The industry seems to have boomed in recent times and is “undoubtedly helping create jobs in a country with an economy that relies mainly on oil and agriculture”. Nollywood is the second biggest employer after agriculture in Nigeria providing “over one million jobs”.  The low production costs and fast production allows for a high turnover rate increasing profits greatly. Nollywood churns out “50 movies per week” on average. This suggests over 2600 Nollywood movies are produced each year compared to an average of 500 from Hollywood.

The surprising element of such a thriving film industry is that it is not found in cinemas. Nollywood is unique in that it is the “content of the video films that mattered and not the medium”.  The films are also designed in such a way they are not meant to be watched all at once, a foreign concept to western audiences. The films are often observed from the streets or pirated movie copies. Piracy is such a problem within Nollywood it is estimated by the world bank that “nine pirated copies of a film are sold for every legitimate one”.

In an attempt to combat issues of piracy, Nollywood is looking to expand into cinemas and television. Whilst this may take away the ubiquity of the films from the street audiences it is hoped it will ensure the industry continues to grow. Nigerian media was until recently under the tight grip of the state, it was the street corner viewings that brought out the “flotsam and jetsem of society”, it was these street corners that promoted “a world which is outside what the State configures for public consumption”.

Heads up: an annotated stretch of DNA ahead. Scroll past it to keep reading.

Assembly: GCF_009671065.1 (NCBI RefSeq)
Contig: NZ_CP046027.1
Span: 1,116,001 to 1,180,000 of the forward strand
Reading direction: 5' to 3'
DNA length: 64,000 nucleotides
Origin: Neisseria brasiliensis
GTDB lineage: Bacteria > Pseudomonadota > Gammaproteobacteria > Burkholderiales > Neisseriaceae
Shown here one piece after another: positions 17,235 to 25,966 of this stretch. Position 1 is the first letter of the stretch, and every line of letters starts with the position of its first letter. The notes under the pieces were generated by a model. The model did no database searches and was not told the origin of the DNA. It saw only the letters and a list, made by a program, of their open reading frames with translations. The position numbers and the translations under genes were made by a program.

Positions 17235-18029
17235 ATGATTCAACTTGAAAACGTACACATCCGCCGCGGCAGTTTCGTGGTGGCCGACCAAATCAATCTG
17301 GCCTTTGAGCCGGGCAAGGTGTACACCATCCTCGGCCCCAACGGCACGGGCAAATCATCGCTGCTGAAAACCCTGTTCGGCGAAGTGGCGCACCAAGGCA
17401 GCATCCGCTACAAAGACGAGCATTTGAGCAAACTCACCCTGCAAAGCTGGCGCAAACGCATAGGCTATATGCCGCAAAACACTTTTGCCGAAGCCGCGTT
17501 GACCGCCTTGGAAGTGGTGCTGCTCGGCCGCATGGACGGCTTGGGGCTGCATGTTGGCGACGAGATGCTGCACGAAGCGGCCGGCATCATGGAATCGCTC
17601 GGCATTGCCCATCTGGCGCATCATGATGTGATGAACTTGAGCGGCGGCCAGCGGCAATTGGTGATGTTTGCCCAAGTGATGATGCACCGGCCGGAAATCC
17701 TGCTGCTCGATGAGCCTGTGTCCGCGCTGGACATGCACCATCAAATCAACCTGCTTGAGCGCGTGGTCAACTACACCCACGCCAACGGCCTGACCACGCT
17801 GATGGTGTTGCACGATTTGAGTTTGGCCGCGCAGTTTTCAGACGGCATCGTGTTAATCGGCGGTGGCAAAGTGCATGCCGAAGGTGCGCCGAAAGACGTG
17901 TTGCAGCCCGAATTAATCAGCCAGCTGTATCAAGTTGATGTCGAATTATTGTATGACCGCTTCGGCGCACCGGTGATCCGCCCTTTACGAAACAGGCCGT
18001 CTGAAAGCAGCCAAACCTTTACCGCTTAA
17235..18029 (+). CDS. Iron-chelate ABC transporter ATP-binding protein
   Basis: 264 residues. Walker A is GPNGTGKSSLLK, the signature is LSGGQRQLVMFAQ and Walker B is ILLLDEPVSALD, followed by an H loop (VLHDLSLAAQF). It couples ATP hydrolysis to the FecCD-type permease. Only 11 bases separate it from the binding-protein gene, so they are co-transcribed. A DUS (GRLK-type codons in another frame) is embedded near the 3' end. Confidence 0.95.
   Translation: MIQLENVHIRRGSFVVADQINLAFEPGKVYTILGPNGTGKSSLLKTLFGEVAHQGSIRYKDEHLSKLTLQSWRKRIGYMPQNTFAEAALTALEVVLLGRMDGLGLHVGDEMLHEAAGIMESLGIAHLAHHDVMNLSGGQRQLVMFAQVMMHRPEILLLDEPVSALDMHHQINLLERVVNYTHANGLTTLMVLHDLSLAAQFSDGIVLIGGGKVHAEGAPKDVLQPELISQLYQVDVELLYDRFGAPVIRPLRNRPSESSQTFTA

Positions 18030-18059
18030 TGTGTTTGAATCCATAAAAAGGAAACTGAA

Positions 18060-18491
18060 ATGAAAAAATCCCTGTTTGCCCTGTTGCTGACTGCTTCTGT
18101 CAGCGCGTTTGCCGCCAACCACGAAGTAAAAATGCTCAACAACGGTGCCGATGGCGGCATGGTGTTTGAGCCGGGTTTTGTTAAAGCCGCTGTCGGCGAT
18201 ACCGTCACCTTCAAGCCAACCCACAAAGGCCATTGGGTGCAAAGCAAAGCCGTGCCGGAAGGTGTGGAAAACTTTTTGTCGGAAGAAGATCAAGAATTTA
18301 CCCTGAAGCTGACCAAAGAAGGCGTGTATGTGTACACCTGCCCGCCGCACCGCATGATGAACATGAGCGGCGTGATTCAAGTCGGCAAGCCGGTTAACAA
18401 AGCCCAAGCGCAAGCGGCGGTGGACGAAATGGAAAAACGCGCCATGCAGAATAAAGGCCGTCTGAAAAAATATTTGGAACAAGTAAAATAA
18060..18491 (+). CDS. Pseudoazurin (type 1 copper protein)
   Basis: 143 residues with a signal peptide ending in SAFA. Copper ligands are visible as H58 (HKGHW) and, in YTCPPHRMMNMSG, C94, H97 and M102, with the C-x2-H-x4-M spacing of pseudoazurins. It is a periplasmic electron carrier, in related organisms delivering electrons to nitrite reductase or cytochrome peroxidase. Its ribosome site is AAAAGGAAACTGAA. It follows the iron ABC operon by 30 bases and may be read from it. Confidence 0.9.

Imagine walking down a street to find all the TV sets facing the window in a store and instantly knowing hey, there’s a new film showing right here tonight! That is the world of Nollywood; over the top and thrilling commentary on African life.


How to Speak Straylan


If Epictetus had it right, then Australia can proudly hold their title as ‘Land of the Free’. As an Australian, I am proud to be currently enrolled within our tertiary education system. I strongly believe it is one of the things our government has got right. As institutions, universities embody social, economic and intellectual resources which combine to generate benefits on a local, national and global scale. Of the approximately  one million students enrolled in universities across Australia, international students make up around 300,000 of these. This varies across campus’ with the rate of international students varying widely between 3% and 46%.

Australia is quick to boast that they have one of the highest “shares of tertiary-educated adults” however, these shares would vary greatly if it were not for the “international students”.  The increase in international students has sparked interest within the Australian government as “International education is Australia’s third or fourth largest export industry”. The government seeks to “continue to improve the effectiveness of governance and regulation in international education”.

Why are international students choosing to study in Australia? Universities Australia conducted a study into this and found the top reasons cited to be:

1.Reputation of chosen qualification (reported by 95 per cent of respondents);